Today we visited the Oak Woodlands!
I cannot remember the last time I was out there. And, I’m not proud to say that I primarily went for The Book. I entirely missed a planned visit to go during Summer. But, official Summer just ended. And I knew I’d be able to tell what was blooming in those months. Much of which I’d seen in the past and neglected to note properly… And Brian wanted to visit again, just because.
We started on Whiskey Hill to get to the Southeast entrance. While there, a handful of butterflies kept us company. Like a Red Admiral and West Coast Lady, who battled each other furiously. I previously thought butterflies all died out by the end of Summer, based on pretty much absolutely nothing. So, I’ve been pleased as punch to continue seeing them!
Also, some Laetiporus fungi crept out from a large log. More would later be found along the Oak Woodlands Trail. They are literally EVERYWHERE.
All was not surprisingly quiet along the Oak Woodlands Trail. We didn’t even encounter a single bicyclist, which was nice. The former stump beehive was still empty, with a handful of bees nearby. Wonder where they all went?
A lovely orange Cross Orbweaver was on display near some Pokeweed. We heard a Ruby-crowned Kinglet, and Brian saw an Orange-crowned Warbler. And while trying to see a bird very much outofview, a Cooper’s Hawk swooped in right past us! I don’t believe I’ve ever seen one there before, so that was awesome.
Got to the top (aka the Northeast corner), and soon after turning West we came upon a conspiracy of Common Ravens. One was crying like a shocked lady or something, which kept cracking me up. Squirrels abounded, as well. The Ravens were apparently chasing out a raptor (maybe that same Cooper’s Hawk that flew right to this spot?). They didn’t seem to mind us much. I love being able to get close enough to them to admire how beautiful they are and the variety of shades of black (and blue?) on them.
It was right around then that I started to notice how many acorns on the Coast Live Oaks had been taken. Like, TONS. Like, it was difficult to see acorns intact. This continued throughout the rest of our time there. Harvest Time is NOW.
Oh, and Brian got to see two Townsend’s Warblers, I think. His first for the season, yay.
Coyote Brush has started flowering! Pacific Asters were still holding on. And I spotted Cramp Balls on a Coast Live Oak branch! After exclaiming my discovery to Brian, he said that he never thought he’d ever hear me say, “OOOOH! CRAMP BALLS!!!” Yep, I say such things now. True story.
After noting that Portuguese Laurel leaves turn a glorious Autumnal red color, we finished the trail. I had gotten the data I went there for, and we got to spend some time within that enchanted and haunted forest like we had hoped to do.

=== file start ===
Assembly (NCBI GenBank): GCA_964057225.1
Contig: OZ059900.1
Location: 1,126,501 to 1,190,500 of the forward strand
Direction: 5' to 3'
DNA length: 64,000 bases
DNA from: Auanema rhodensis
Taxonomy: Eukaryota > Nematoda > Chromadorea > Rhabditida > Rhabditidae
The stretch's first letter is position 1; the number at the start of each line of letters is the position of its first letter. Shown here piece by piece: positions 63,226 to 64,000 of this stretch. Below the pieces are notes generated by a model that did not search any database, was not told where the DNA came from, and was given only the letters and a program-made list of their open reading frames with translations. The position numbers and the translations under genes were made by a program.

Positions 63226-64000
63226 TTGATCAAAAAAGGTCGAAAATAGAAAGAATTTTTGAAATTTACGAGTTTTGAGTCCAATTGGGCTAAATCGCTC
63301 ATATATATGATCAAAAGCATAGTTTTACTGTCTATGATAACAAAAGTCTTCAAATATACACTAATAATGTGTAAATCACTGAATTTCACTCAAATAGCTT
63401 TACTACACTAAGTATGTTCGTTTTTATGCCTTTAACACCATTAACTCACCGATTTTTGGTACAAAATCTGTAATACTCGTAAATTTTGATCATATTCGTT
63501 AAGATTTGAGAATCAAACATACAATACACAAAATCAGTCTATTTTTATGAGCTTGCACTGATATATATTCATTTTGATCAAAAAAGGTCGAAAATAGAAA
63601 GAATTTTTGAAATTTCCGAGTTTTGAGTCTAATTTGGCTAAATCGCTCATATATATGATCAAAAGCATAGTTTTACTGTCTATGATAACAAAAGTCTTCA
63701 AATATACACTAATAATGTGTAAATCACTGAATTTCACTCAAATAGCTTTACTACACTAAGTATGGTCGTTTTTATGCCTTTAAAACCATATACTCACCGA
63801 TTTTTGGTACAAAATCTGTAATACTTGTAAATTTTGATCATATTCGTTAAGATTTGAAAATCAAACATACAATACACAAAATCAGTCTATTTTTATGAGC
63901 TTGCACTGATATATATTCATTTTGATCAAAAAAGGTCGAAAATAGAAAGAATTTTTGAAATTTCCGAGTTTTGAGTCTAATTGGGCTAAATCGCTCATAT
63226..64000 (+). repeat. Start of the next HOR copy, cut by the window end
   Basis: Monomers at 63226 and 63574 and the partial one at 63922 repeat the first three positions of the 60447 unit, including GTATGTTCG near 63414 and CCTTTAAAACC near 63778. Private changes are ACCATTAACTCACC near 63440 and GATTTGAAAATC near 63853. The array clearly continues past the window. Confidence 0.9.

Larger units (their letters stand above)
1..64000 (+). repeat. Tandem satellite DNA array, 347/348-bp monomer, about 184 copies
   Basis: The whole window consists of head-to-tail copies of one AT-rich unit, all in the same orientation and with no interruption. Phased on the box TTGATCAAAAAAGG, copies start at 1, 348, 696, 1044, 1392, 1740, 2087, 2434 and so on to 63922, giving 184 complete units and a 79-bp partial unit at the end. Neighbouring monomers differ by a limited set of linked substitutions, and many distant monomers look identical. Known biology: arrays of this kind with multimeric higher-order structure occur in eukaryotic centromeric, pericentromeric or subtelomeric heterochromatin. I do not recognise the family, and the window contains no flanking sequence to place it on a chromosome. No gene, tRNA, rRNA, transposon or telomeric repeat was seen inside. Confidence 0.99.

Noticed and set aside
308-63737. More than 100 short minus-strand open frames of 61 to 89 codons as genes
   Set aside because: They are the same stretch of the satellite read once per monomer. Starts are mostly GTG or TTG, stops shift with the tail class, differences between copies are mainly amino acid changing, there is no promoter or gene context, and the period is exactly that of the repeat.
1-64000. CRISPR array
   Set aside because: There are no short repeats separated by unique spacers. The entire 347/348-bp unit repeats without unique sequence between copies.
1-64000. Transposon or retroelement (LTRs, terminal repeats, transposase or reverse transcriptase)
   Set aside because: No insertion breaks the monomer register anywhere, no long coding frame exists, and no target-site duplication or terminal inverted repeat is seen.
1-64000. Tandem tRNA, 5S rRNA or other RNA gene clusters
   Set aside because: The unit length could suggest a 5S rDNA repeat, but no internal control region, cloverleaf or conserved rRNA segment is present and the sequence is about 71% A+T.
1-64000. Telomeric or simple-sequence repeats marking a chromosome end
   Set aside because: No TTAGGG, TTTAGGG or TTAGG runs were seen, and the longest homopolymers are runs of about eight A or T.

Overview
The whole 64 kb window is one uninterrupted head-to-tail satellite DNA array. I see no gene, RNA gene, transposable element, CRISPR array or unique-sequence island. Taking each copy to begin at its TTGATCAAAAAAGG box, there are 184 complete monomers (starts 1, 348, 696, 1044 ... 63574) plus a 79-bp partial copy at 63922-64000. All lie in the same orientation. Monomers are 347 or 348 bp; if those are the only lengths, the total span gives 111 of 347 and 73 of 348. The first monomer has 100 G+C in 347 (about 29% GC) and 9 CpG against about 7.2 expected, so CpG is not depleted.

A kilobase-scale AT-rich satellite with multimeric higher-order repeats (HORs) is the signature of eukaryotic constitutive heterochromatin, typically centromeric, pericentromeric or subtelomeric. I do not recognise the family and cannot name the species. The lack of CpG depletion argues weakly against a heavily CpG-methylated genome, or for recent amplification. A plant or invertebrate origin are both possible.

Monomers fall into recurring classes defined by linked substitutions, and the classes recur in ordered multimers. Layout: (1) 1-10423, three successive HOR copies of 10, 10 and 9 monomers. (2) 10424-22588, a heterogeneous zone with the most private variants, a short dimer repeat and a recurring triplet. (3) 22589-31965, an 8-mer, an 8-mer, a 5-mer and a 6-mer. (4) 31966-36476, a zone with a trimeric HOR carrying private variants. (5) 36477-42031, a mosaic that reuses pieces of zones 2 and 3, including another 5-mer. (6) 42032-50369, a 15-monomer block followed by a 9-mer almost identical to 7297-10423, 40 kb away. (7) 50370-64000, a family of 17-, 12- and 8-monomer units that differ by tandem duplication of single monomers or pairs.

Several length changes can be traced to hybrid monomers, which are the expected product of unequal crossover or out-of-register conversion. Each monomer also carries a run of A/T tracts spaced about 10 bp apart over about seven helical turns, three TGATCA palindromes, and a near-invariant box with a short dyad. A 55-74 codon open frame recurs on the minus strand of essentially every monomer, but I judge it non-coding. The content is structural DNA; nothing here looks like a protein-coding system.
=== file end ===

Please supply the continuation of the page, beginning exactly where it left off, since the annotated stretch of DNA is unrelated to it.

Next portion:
We stopped at the Lily Pond on the way back and enjoyed seeing some delightful Onion-stalk Parasol mushrooms on a Man Fern trunk that Brian spotted. The Great Blue Heron of the Lily Pond was hiding behind that tree piece near the rock where the turtles like to hang out. It flew out while we were there and landed on that rusty pipe platform thing it loves.
The pond itself looked pretty nice today! Much of the algae was gone. AND, there were little orange fishes in there! Ok, I have never seen such a thing before. Baby Amur Carp, perhaps??
Also there was a Shamrock Orbweaver, which I captured in what I think I’m going to start calling my photopaintings. Nope, I didn’t paint it, but it looks like a painting, doesn’t it?
A quick stop to see my owls proved fruitless, but we didn’t stay long to look in less obvious spots. Happy Hour was calling. But, on our way out we walked through the CAS Botanical Garden. AND, just as I was wondering if any Chocolate Arions might come out (since the heavy fog was dripping onto us by then), I SPOTTED ONE!
It was on the trail, poor thing. And, it wasn’t moving. I picked it up gently and moved it to the other side of the trail. It barely moved when I picked it up and when I set it down. And it didn’t move at all when I left it on the ground. No pissed off dance, like last time. I hope it’s ok. I hope I didn’t harm it. I realized after the fact that going forward I should use a leaf or something to gently scoop it up. But I couldn’t leave it on the trail. I just couldn’t.
So, it was great to visit the little forest we have in GGPark. And get the data I needed. And see a handful of neato things. And to share it all with someone for a change.